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Chamber POTY – Sion Simon, nominated by Marc Reeves

Chamber POTY – Sion Simon, nominated by Marc Reeves

🕔19.Dec 2012

If only . . .  Birmingham voters had been persuaded of the case for an elected mayor to run the city, the Chamber POTY award as well as the role itself could have been a shoe-in for Sion Simon.

The former Labour MP for Erdington famously gave up his seat – and a ministerial post – to campaign for a job that didn’t even exist, then spent the next two years campaigning for a ‘yes’ vote in the mayoral referendum and to win the Labour candidacy for the position.

Portrayed at first as a crazed obsessive, he was soon joined in the battle for the Labour ticket by such heavyweights as Sir Albert Bore and former Treasury minister Liam Byrne, the Hodge Hill MP. But electoral antipathy and a bafflingly absent Government information campaign strangled the idea on May 4 this year.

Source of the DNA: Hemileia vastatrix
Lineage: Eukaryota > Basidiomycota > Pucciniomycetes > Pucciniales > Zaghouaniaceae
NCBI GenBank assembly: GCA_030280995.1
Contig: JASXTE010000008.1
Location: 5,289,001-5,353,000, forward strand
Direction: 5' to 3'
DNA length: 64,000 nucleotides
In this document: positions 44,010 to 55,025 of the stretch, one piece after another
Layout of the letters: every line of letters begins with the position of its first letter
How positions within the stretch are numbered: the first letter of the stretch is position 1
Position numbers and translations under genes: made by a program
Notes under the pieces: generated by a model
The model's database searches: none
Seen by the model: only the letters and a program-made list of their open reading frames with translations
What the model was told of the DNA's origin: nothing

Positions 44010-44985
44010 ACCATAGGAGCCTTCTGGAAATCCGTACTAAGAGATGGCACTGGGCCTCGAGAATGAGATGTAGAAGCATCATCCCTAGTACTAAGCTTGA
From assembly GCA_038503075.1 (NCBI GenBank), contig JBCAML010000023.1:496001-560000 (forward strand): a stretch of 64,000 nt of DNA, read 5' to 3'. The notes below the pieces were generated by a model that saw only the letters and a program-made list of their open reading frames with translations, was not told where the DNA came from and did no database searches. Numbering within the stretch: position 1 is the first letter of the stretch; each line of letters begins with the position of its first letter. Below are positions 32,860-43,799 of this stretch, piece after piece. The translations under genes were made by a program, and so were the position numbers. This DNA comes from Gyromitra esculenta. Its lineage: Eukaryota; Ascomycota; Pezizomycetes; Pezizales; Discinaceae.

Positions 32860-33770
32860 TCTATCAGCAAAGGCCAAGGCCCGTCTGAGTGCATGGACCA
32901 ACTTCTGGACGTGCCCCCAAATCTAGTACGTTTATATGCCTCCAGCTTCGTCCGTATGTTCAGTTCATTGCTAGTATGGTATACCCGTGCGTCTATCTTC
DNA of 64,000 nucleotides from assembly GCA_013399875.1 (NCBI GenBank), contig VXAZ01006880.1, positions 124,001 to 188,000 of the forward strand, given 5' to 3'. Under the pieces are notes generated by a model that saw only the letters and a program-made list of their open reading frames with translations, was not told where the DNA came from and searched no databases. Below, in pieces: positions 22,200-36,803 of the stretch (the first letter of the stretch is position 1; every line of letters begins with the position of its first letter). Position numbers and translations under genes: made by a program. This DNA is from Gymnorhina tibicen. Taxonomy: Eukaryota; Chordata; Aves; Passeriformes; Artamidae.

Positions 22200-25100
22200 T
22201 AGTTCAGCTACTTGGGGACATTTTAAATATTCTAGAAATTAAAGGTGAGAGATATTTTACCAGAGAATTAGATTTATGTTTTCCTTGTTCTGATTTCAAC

Who else has been nominated for a Chamber POTY? Find out here.

But look beyond Simon’s failure to turn his home city into a mayor-led metropolis, and it’s clear that his efforts (and those of other campaigners such as Julia Higginbottom) have changed forever the nature of political discourse and activism in Birmingham.

A band of previously non-political activists were mobilised to try to effect the change the mayoral idea promised, and established politicians were forced either to defend the status quo – or become part of the movement for change.

Of course, that chameleon-like local government survivor, Sir Albert Bore (also nominated for a POTY) rode both horses at once, and emerged the overall winner when the dust settled. But the very fact that he has demonstrated a new leadership style that both opponents and supporters have labelled ‘mayoral’ is testament to a lasting change in the city for which Simon can take huge credit, despite not winning the big prize himself.

So what’s next for the boy from Handsworth Wood? Simon is looking increasingly likely to turn up as a Labour candidate in the European elections in 2014, and if succesful, will return to office in a role that is about as far away in terms of scale and geography as it’s possible to get from Birmingham’s putative mayoralty. And who could blame him?

 

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